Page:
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Return to Campus

Trinity’s COVID-19 Response Plan has been circulated to all Heads of Schools/Units and the Executive Summary has been sent to all staff. To see the flow chart outlining steps to take if you become aware of a confirmed case of COVID-19 on campus, please click HERE.

Last updated at 22:45 on 09 March 2022


Staff FAQs

1. General

1.1 Where can I find information for staff about what to do if diagnosed with COVID-19, self-isolating or restricting movements?

The COVID-19 Staff information Hub managed by HR provides this information. You will find information about what to do here.

1.2 Where can I find information about returning to the workplace?

The COVID-19 Staff information Hub managed by HR provides information about what to do if returning to the workplace. You will find information about what to do here.

1.3 Where can I find information about vaccines?

The COVID-19 Staff information Hub managed by HR provides information about vaccines. You will find information about this here.

1.4 What happens if I have an ordinary illness other than COVID-19?

The COVID-19 Staff information Hub managed by HR provides information about ordinary illness. You will find information about what to do here.

1.5 As a manager, what should I be aware of?

The COVID-19 Staff information Hub managed by HR provides information that managers should be aware of. You will find information for managers here.

2. Ventilation & CO2 Monitors

2.1 Is ventilation important?

Yes, it helps to prevent the transmission of Covid-19. Air circulation caused by ventilation results in exhaled air falling to the ground faster and reduces the risk of this air being inhaled by someone else. Ventilation helps to reduce smaller aerosols, which may linger in the air otherwise.

2.2 What type of ventilation does Trinity have?

Trinity has 2 types of ventilation - mechanical and natural, with a combination of both mechanical and natural ventilation operating in some rooms.


Mechanical Ventilation
This is where air is introduced into a space via the use of an air handling system. Larger teaching spaces, labs, lecture theatres, rooms for smaller workshops and bathrooms are generally mechanically ventilated, with supply and /or extract grilles fitted to the ceiling or walls.

Trinity’s mechanical ventilation systems operate on a full fresh air supply, with no recirculation of used air, i.e. fresh air is pumped from outside the building into the space, and is then extracted and vented without being recirculated to a breathing zone in another space.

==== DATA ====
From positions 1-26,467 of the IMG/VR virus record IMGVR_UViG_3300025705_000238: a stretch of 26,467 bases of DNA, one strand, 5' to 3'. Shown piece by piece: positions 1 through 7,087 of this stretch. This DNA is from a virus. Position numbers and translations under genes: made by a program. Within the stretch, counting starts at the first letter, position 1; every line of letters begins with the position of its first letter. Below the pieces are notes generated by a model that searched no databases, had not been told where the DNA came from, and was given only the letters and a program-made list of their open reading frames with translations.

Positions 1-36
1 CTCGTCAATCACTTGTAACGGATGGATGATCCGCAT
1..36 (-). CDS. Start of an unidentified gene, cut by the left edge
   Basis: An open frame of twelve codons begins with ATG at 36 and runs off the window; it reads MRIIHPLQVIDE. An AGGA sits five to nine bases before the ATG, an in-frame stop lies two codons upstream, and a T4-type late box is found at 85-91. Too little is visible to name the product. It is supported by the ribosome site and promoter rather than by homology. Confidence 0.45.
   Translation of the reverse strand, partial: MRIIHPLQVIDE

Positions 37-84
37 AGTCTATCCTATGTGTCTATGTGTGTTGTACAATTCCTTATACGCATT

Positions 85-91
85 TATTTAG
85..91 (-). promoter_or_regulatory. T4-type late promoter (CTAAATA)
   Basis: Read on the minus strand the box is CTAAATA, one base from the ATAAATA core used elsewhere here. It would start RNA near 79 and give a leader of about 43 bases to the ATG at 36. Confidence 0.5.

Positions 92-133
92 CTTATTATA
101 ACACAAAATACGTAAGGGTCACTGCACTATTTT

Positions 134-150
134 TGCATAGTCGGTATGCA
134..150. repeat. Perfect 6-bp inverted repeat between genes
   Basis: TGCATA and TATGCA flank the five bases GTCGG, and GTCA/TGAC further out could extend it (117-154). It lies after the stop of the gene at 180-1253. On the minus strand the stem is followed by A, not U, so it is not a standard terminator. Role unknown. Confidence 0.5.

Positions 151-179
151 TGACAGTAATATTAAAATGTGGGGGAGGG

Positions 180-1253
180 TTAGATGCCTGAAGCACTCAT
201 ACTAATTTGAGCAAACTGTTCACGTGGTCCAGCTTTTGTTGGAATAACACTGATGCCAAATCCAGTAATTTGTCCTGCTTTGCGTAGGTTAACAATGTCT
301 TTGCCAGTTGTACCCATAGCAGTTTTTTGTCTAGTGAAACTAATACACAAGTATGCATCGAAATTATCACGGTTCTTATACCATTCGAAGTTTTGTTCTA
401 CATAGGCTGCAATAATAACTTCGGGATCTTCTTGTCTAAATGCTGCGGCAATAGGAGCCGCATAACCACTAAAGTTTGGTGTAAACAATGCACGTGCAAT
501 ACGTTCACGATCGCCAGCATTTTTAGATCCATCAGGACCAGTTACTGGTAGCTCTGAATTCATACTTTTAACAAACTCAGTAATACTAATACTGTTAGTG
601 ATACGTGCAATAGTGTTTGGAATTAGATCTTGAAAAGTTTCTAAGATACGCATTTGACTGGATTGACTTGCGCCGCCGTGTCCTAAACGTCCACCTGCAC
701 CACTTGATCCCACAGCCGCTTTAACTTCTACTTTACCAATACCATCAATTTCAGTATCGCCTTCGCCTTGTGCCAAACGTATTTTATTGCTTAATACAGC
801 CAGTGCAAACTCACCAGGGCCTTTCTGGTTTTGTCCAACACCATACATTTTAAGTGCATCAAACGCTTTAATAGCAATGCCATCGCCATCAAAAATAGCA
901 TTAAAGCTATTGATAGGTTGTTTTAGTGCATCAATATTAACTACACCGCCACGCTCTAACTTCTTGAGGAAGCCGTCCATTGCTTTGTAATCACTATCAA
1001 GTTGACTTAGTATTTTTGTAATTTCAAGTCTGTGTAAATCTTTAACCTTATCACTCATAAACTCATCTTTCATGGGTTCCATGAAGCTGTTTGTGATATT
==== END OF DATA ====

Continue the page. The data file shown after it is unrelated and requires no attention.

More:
Some older air supply systems which recirculated a small proportion of extract / used air have been modified and adjusted to now supply full fresh air only.

Whilst there is variation as to how different systems work depending on their age and set up, it is important to note that ‘used air’ is not actively recirculated between the breathing areas of different working areas within Trinity’s buildings.

A small number of spaces in Trinity are fitted with locally controlled air conditioning units. These can be recognised visually as large units mounted on ceilings or walls. These units generally work in conjunction with supply of fresh air and local recirculation to warm or cool this air to ensure comfort. But are constantly displaced with fresh air.

Queries about ventilation should be directed to Estates and Facilities by contacting Estatesandfacilities@tcd.ie


Natural Ventilation
Natural ventilation is where fresh air is introduced into a space via an open window and in some cases open doors.

This kind of ventilation is typically found in smaller teaching spaces.

If you encounter issues with window openings, please contact Estatesandfacilities@tcd.ie identifying the room in question and a member of the team will follow up.

2.3 What is Trinity doing to ensure ventilation standards are met?

Teaching spaces are continuously reviewed by Estates and Facilities to determine the type and extent of ventilation standards in different spaces.

Mechanical Ventilation
All mechanically ventilated teaching spaces on CMIS have been assessed for their capacity to provide adequate ventilation in line with REHVA Covid 19 guidance. You can find the ‘Master Ventilation Document’ which outlines these here.

Systems have been set to run at a higher rate (i.e. introduce more fresh air than usual) for longer periods than would normally be the case, both starting earlier in the day and running for longer periods in the evening where this is appropriate. Any systems with the potential for air recirculation between spaces have been set up to provide fresh air supply only (i.e. 100% of air supplied is drawn from outside of the building).

Any rooms not in compliance with these guidelines have been modified to improve ventilation, have had their capacity reduced or have been removed from use as a classroom. Where the ventilation of spaces has been modified, this has been revalidated within the space and where necessary external guidance and advice has been sought.